WASHINGTON, DC: Just how far have budget deficits drifted off the radar screen of presidential politics? Here’s one indicator: Last week, the nonpartisan Congressional Budget Office (CBO) issued its annual “Budget and Economic Outlook” report — a detailed examination of White House and congressional policies — and hardly anyone paid heed. The inattention is striking because the report was full of sobering news.
— Cumulative deficits over 10 years (2016 to 2025) are now projected at $8.5 trillion, up from a $7 trillion estimate in August. Federal debt held by the public — the total of all past deficits — is projected at $22.4 trillion in 2025; in 2016, it’s $13.9 trillion. By 2025, the debt would equal 84 percent of the economy (gross domestic product) compared with 74 percent in 2015. Many economists think the rising debt unsustainable.
— Almost half the spending growth over the decade comes from two programs — Social Security and Medicare. Much of the rest stems from other health programs (Medicaid, the Affordable Care Act) and from interest on the debt. The projected annual interest payments rise from $223 billion (1.3 percent of GDP) in 2015 to $772 billion (2.9 percent of GDP) in 2025. Meanwhile, other programs, from defense to the courts, are squeezed.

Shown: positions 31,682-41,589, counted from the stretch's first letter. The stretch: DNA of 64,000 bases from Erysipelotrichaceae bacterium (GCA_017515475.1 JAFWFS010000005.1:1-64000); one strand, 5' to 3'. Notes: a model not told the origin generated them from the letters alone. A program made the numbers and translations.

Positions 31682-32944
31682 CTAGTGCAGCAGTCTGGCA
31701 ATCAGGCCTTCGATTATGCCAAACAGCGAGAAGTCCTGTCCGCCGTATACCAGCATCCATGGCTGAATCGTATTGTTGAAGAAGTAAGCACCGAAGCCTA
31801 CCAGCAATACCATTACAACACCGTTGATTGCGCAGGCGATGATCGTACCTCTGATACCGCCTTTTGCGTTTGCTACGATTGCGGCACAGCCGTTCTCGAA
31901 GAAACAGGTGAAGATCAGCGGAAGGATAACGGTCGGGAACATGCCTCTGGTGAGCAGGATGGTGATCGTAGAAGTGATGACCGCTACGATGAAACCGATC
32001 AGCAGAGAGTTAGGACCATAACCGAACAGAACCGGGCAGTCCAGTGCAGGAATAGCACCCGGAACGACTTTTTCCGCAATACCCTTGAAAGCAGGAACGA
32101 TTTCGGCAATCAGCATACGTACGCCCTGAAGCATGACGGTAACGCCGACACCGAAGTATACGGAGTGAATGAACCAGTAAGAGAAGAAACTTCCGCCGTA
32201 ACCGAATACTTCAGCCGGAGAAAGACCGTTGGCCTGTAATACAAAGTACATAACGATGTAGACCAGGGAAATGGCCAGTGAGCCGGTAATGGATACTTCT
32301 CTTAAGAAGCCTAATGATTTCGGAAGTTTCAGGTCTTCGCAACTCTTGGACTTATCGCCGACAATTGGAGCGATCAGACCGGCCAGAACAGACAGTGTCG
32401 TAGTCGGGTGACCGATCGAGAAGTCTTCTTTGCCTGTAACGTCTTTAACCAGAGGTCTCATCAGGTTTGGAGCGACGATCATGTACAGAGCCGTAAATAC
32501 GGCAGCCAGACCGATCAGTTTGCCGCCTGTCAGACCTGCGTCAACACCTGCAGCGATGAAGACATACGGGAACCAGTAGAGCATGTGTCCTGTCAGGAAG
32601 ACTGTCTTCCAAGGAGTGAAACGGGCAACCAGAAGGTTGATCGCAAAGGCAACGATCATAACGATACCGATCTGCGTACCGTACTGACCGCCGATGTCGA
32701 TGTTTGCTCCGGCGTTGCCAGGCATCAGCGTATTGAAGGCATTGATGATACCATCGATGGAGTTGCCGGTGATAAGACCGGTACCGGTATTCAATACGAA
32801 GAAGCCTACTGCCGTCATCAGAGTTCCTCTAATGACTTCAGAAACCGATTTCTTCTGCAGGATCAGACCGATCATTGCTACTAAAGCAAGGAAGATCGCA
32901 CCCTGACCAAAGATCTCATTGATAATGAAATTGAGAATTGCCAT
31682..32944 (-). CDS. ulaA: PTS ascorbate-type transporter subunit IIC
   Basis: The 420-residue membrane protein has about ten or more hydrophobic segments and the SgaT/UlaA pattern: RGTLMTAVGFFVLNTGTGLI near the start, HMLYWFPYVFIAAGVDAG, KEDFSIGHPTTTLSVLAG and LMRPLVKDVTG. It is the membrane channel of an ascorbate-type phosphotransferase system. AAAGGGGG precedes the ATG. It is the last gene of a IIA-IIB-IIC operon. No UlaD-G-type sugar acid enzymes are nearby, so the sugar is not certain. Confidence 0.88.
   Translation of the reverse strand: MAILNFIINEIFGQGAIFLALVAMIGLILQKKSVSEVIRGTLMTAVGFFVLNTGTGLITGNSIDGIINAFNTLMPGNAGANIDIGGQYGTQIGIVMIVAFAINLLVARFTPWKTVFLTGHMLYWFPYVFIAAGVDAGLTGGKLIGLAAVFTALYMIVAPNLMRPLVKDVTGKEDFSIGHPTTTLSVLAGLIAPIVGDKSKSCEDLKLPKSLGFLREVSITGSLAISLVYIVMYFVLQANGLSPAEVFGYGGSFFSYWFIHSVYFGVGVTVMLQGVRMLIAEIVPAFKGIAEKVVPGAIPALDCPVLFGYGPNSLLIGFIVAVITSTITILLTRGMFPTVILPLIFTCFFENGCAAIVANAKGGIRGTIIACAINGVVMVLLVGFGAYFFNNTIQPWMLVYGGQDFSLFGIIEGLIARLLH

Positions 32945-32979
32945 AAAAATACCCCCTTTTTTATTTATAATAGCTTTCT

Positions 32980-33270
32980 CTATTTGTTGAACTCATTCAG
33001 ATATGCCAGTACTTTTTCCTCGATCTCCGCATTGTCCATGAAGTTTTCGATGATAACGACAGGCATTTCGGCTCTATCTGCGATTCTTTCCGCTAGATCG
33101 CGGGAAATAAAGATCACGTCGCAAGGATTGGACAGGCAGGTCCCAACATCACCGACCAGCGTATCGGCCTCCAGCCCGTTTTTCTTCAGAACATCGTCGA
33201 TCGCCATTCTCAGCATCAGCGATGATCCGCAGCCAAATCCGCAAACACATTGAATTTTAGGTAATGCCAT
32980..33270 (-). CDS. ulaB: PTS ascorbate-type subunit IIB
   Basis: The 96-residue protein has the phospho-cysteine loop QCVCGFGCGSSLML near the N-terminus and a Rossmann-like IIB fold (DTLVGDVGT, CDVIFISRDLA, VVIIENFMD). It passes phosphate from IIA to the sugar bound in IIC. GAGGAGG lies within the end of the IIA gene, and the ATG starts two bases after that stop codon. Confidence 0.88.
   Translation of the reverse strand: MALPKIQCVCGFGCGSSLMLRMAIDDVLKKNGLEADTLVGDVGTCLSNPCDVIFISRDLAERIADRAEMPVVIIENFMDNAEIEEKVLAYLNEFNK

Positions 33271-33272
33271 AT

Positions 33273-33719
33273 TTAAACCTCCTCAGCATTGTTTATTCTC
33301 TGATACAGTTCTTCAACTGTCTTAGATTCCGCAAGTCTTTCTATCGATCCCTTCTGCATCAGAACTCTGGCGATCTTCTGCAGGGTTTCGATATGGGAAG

— The CBO believes the US economy will grow more slowly. Since World War II, the US economy has generally averaged 3 percent annual growth or better. Now, the CBO thinks realistic growth is around 2 percent. Part of the decline reflects retiring baby boomers leaving the workforce. The rest is something of a mystery. Regardless, slower economic growth squeezes tax revenues. It’s harder to service the debt.
It’s no secret why deficits are shunned. Take-away politics — raising taxes, cutting popular subsidies and handouts — is unfriendly. People deplore deficits, but they don’t deplore the programs and tax breaks that create the deficits. Plus, the budget numbers are mind-boggling. In 2016, the federal government will spend $3.9 trillion. Social Security is $910 billion. Numerous small programs cost a few billion. Ordinary people have a hard time getting a handle on these stupendous sums.
So the candidates evade. They pile expensive proposals atop existing deficits, as if they didn’t exist. Sen. Bernie Sanders wants to nationalize health care and make public college free. Hillary Clinton wants more spending for child care, clean energy and infrastructure. Donald Trump’s tax plan would cut government revenues by $9.5 trillion over its first decade, says the nonpartisan Tax Policy Center. Claims that these proposals would be “paid for” by either new taxes or spending cuts should be treated skeptically.
(c) 2015, THE WASHINGTON POST WRITERS GROUP